Monday, August 12, 2013

Gurcharan Das's "The Difficulty of Being Good: On the Subtle of Art of Dharma"

Gurcharan Das's book "The Difficulty of Being Good: On the Subtle of Art of Dharma" subjects The Mahabharata to rational scrutiny. Facing a middle-life crisis in his illustrious career, Das embarked on the spiritual journey of seeking answers to questions that life poses to everyone. He took the age-old Mahabharata for getting some clues to his questions, but "Mahabharata raises more questions than providing answers." Bhishma cannot answer Draupadi's questions regarding dharma (something between morality, inherent nature and law) at the dice-game because dharma is so subtle that it escapes easy answers. It is the beauty of our time-honored religious and philosophical tradition that we are to question things as they appear and not lazily submit to them. We have to use our "viveka" while appraising even the gods. The gods or God and sons of gods as portrayed in the epic are not paragons of virtue; rather they have inherent flaws to their character which they exploit to bringing the result they favor.
Das goes into details of the lives of each major character of the epic and analyzes their traits. He seems to be fascinated with Yudhisthira, who tries to be good despite adverse situations that he has to constantly face in his life and has to endure barbed comments by his friends and foes alike for his ideal acts. Das's strength lies in his simplicity in telling things and I really liked his down-to-earth approach in writing philosophy. It is free from high-sounding jargons and opaque ideas which some pseudo-scholars love to employ in their writing. Moreover, he provides relevant examples from contemporary India and the world to drive his point home. He brings insights from Western philosophers while making a point in his logic.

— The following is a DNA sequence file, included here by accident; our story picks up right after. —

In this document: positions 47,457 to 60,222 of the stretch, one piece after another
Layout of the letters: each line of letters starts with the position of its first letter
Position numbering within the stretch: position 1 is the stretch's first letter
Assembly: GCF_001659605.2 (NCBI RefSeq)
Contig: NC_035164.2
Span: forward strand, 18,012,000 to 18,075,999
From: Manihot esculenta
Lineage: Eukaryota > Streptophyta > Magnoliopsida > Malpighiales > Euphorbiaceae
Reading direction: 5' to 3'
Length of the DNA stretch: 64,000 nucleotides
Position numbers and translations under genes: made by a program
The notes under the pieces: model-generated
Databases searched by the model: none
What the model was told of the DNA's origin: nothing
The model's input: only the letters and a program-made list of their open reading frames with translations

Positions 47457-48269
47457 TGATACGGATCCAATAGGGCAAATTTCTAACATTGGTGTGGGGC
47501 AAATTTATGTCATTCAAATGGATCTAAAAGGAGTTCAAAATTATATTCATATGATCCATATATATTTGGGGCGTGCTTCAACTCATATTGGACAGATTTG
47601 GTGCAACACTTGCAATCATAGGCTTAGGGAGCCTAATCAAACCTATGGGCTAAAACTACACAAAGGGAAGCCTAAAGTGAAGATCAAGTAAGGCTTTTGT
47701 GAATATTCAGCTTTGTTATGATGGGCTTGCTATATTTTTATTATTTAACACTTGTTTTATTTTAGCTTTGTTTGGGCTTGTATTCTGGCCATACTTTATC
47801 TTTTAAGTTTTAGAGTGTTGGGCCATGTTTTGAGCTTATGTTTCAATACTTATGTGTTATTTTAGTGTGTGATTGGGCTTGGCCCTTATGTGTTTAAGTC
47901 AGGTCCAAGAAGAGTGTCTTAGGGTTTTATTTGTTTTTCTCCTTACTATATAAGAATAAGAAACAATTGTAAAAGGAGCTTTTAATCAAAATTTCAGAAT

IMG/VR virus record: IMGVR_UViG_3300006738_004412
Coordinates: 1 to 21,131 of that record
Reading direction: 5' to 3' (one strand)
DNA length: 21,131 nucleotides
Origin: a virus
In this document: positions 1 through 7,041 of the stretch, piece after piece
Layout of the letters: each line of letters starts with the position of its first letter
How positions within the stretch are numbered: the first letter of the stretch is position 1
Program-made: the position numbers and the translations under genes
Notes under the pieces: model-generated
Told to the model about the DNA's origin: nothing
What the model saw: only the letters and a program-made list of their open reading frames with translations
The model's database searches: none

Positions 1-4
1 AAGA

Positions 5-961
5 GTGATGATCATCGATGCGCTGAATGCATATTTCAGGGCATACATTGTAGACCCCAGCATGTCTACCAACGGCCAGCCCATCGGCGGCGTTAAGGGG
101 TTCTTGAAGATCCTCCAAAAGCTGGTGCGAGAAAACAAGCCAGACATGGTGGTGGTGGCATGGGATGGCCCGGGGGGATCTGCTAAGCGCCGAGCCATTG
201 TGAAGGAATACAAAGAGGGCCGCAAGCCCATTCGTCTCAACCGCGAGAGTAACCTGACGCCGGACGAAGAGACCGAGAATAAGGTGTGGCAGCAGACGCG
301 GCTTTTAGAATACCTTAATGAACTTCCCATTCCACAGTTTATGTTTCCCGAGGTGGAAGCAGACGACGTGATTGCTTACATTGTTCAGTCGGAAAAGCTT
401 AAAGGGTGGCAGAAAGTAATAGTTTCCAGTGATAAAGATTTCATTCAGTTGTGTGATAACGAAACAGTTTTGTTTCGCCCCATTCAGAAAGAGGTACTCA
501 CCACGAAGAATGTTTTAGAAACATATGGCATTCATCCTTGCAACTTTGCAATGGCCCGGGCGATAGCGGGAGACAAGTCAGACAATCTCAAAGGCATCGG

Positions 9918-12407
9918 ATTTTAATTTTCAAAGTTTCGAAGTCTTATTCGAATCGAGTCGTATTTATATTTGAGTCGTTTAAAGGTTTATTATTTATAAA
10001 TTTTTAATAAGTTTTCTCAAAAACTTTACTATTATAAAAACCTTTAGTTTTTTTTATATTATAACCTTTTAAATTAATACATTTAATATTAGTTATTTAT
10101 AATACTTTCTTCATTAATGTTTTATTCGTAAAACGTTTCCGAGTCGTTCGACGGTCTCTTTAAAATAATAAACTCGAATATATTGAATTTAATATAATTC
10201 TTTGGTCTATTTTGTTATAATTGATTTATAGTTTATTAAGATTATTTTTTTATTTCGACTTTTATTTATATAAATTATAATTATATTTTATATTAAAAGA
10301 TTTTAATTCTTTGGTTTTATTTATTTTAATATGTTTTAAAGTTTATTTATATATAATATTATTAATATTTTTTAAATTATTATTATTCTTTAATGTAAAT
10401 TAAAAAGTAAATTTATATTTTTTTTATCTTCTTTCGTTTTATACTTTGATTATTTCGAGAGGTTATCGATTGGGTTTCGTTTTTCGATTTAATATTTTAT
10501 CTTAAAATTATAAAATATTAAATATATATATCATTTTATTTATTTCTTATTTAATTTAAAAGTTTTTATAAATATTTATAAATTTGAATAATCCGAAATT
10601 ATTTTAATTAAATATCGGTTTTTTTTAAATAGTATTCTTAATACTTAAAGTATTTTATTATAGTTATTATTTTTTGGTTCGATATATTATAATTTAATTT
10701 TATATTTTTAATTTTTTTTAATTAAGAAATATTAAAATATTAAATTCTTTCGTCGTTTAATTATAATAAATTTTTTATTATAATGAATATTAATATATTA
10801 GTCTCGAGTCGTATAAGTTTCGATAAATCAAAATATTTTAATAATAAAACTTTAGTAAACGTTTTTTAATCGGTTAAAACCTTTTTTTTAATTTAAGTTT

However, I also find Das guilty of careless interpretations in the book. In the preface, he has interpreted chakra vyuha as lotus like formation whereas that is what Padma vyuha denotes. I am not convinced with the very first sentence of the book which claims, "The Mahabharata is the story of a futile and terrible war." He has not substantiated the claim by explaining why the war was futile. The Pandavas were trying to regain their lost territory of Indraprastha and Duryodhana turned deaf ear to their peace proposals. There was no recourse left and they had to gain independence from Kaurava tyranny. If this war is futile, one could also claim that any war for independence is futile. Moreover, it seems Das has inadvertently praised Duryodhana and Shakuni and seems to have overlooked these evil characters' misdeeds. Das demands altruistic feelings from Bhima in a hypothetical case of treading upon Duryodhana's gouty toe. This sympathy for Duryodhana is unwarranted at this point. Duryodhana has some good aspects to his character but his oveall bearing is bad and it was his bad company that inspired even lofty Karna to hurl insults against helpless Draupadi. I espouse Das's method of rationally interpreting an ancient text but feel that he has gone too far in some cases.

Nonetheless, a commendable effort.  

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